Crazy Town

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Crazy Town X
Crazy-Town1.jpg
Bret Mazur (left) and Seth Binzer in 2014
Background information
OriginLos Angeles, California, U.S.
Genres
Years active
  • 1995–2003
  • 2007–present
Labels
Websitecrazytownband.net
Members
  • Seth Binzer (a.k.a. "Shifty Shellshock")
  • Elias Tannous (a.k.a. E.T.)
  • Hasma Angeleno
  • Stefano Bassoli (a.k.a. Bosko)
  • Luca Pretorius
Past members
  • Adam Bravin (a.k.a. "DJ Adam 12")
  • Charles Lopez (a.k.a. Rust Epique)
  • Adam Goldstein (a.k.a. "DJ AM")
  • Doug Miller (a.k.a. "Faydoe Deelay")
  • Antonio Lorenzo Valli (a.k.a. "Trouble")
  • James Bradley Jr. (a.k.a. "JBJ")
  • Kraig Tyler (a.k.a. "sqrl")
  • Kyle Hollinger
  • Ahmad Alkurabi (a.k.a. "Deadsie")
  • Bret Mazur (a.k.a. "Epic")
  • Brandon Calabraro (a.k.a. "Calabro")

Crazy Town (sometimes abbreviated as CXT) is an American rap rock band, formed in 1995 by Bret Mazur and Seth Binzer. Crazy Town is best known for their 2000 hit single, "Butterfly", which reached number one on the US Billboard Hot 100 chart and helped their debut album, The Gift of Game (1999) sell over 1.5 million units. Their follow-up album, Darkhorse (2002) failed to achieve the same level of success, contributing to the band's break-up in 2003. Mazur and Binzer reformed the band in 2007, and released their third album, The Brimstone Sluggers, in 2015. In 2017, Mazur left the band and Binzer changed the name of the band to Crazy Town X.

History[edit]

Formation (1995–1999)[edit]

Bret Mazur and Seth Binzer, who go by the names of Epic and Shifty Shellshock, respectively, started collaborating under the name of "The Brimstone Sluggers" in 1995 in Los Angeles, California, along with Adam Bravin (a.k.a. DJ Adam 12) who preceded DJ AM. However they did not become serious about releasing any material until much later.[1] By early 1999, Rust Epique, James Bradley Jr (a.k.a. JBJ)., Doug Miller, Adam Goldstein (a.k.a. DJ AM), and Antonio Lorenzo "Trouble" Valli joined the band. Their debut album, The Gift of Game, was released in November 1999, having been recorded earlier that year.

The Crazy Town logo used from the release of The Gift of Game to the release of The Brimstone Sluggers.

The Gift of Game and "Butterfly" (1999–2001)[edit]

The release of The Gift of Game was followed by a tour support slot for the Red Hot Chili Peppers. Guitarist Rust Epique left the band while the album was being mixed, and Crazy Town was joined by Kraig Tyler shortly after. The first two singles from The Gift of Game, "Toxic" and "Darkside", were released but failed to chart.[2]

Crazy Town performing live in Germany in 2000

In 2000 Crazy Town was signed to tour with Ozzfest, however they were forced to withdraw after only two weeks when Binzer was arrested after he threw a chair through a window while he was drunk.[1][3] Crazy Town then released their third single in 2001, "Butterfly" (which uses samples from Red Hot Chili Peppers' "Pretty Little Ditty"). It reached number 1 on the Billboard Hot 100 chart. Soundscan reports 100,000 album sales of The Gift of Game prior to the release of "Butterfly"; after "Butterfly" reached number 1, sales exceeded 1.5 million.[4]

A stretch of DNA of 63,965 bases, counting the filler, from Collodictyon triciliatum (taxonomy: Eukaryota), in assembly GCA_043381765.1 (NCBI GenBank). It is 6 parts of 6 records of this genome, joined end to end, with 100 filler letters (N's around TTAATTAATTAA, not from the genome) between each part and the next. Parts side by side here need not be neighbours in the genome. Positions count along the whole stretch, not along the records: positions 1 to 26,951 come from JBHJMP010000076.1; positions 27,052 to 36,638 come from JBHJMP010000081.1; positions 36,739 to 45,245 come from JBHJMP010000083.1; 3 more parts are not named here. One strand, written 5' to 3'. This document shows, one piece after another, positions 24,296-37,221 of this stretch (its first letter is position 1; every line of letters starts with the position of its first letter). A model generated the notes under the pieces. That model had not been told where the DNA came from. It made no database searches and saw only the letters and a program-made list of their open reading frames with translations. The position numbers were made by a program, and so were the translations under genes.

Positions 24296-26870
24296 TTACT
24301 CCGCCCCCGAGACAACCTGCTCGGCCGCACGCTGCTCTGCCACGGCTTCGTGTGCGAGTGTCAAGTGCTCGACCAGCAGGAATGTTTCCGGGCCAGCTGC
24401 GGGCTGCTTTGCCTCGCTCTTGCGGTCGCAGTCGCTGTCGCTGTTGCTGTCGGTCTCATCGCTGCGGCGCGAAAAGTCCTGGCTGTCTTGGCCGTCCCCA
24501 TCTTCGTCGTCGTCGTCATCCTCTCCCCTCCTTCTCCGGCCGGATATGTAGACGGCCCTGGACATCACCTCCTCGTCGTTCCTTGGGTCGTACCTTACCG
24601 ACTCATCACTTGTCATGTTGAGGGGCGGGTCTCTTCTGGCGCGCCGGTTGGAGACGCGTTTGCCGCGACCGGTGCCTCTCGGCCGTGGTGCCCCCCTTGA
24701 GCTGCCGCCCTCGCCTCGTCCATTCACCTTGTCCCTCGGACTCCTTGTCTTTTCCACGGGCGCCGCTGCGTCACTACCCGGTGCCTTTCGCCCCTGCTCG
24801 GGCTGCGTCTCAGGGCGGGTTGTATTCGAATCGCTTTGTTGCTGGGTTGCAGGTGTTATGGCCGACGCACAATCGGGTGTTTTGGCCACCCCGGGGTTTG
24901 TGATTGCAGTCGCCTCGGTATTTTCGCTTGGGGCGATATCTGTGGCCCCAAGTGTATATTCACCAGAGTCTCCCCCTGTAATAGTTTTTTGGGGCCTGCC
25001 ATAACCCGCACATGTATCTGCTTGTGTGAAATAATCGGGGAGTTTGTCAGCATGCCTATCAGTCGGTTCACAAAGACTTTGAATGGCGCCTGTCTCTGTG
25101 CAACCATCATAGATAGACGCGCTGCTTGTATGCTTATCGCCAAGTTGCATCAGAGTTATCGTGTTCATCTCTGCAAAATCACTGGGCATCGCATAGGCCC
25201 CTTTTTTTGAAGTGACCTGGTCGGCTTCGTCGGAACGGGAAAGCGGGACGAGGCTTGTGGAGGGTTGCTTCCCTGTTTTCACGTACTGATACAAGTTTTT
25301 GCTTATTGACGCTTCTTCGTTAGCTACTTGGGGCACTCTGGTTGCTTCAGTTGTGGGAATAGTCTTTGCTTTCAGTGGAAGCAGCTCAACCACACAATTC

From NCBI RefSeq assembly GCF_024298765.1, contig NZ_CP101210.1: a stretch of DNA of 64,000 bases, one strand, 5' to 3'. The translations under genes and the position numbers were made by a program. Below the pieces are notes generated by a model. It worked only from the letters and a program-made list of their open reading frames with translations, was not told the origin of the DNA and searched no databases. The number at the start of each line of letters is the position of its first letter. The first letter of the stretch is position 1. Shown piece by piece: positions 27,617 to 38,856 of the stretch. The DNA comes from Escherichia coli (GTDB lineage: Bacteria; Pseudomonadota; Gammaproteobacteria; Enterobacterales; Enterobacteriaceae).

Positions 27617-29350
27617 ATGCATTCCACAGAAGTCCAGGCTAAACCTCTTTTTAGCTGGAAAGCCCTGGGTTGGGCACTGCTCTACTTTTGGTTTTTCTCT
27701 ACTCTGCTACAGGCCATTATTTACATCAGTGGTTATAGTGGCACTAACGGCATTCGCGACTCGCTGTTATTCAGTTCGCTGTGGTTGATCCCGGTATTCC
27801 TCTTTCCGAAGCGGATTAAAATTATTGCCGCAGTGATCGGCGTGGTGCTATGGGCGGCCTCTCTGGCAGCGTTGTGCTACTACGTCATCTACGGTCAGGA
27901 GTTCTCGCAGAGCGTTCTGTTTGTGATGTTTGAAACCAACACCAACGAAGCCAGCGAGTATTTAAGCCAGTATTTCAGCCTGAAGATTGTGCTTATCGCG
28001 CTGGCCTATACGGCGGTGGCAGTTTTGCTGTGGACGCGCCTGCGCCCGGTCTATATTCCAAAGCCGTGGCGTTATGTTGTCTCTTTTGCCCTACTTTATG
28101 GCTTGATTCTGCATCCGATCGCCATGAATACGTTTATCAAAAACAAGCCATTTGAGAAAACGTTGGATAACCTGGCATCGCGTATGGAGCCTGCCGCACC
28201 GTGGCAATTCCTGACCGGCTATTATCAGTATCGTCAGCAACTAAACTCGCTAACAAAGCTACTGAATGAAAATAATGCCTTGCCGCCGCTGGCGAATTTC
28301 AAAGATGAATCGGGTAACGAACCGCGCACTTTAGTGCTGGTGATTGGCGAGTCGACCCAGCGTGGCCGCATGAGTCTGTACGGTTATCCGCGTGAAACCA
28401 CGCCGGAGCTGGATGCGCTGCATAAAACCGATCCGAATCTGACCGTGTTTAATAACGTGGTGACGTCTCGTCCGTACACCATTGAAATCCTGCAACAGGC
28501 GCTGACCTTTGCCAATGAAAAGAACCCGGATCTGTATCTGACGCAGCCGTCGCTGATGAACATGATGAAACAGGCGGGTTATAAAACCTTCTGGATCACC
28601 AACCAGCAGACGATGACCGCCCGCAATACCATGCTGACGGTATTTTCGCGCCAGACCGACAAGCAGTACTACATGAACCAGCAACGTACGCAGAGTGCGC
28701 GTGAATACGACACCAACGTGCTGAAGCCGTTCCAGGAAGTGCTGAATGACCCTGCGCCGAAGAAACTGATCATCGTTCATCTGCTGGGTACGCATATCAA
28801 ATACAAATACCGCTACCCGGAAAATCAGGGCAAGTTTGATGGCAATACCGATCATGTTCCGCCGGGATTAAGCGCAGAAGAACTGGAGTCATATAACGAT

Crazy Town toured with Ozzfest in 2001.[5] They were received with mixed reviews; many people in the Ozzfest crowd mockingly called them "The Butterfly Boys".[6] A fourth single, "Revolving Door", was released with limited success. In 2001 Crazy Town also made a cameo appearance in the music video for "Bad Boy for Life" by P. Diddy, Black Rob and Mark Curry.

Darkhorse (2001–2003)[edit]

Their second album, Darkhorse, was produced by Howard Benson and released on November 12, 2002.[7] Benson's influence resulted in a more rock oriented sound. Prior to recording the album, drummer James Bradley Jr. eventually left the band and was replaced by Kyle Hollinger. The album achieved little commercial success, spawning only two singles: "Drowning", which became a minor hit in the US, UK, Austria and Germany, and "Hurt You So Bad", which failed to chart at all. Shortly after the release of Darkhorse the band broke up in 2003, citing amongst other things, pressure from their record company for a "Butterfly" follow-up.[2]

Hiatus (2003–2007)[edit]

During Crazy Town's hiatus, Bret Mazur went on to form The Pharmacy, a record-producing company. Shortly after leaving Crazy Town, Rust Epique formed a band which would eventually go by the name pre)Thing. He died of a heart attack shortly before their debut album 22nd Century Lifestyle was released in 2004.[8] Binzer contributed vocals to Paul Oakenfold's 2002 single Starry Eyed Surprise. He released his first solo album in 2004, Happy Love Sick, under his alias Shifty Shellshock. Kraig Tyler joined Eric Powell's industrial band 16Volt.

Reformation (2007–2011)[edit]

In late 2007, Crazy Town announced that the remaining members had reformed and were working on a new studio album, tentatively titled Crazy Town is Back, which would be released sometime in 2008,[9] though no such release was ever made. On August 26, 2009, Crazy Town performed at Les Deux, in Hollywood, California, on stage together for the first time in five years.[10] On August 28, 2009, former member DJ AM was found dead in his apartment, of an accidental drug overdose.[11][12] On August 7, 2010, Crazy Town played together at the festival SRH FEST 2010 in California.[13] Throughout 2011, Crazy Town released a new song, "My Place", on YouTube, as well as two new songs, "Hard to Get" and "Hit That Switch", on their Myspace page.

The Brimstone Sluggers (2013–2017)[edit]

In 2013 Shifty and Epic said that Crazy Town were in the studio recording a new album, entitled The Brimstone Sluggers.[14][15] Later that year, Crazy Town created new official Facebook and Twitter pages,[16] and released the song "Lemonface" as a free download.[16] On 18 December 2014, Crazy Town released their first official single from the album, Megatron. The song was used as the theme song for Impact Wrestling during its run on Destination America in 2015.[17]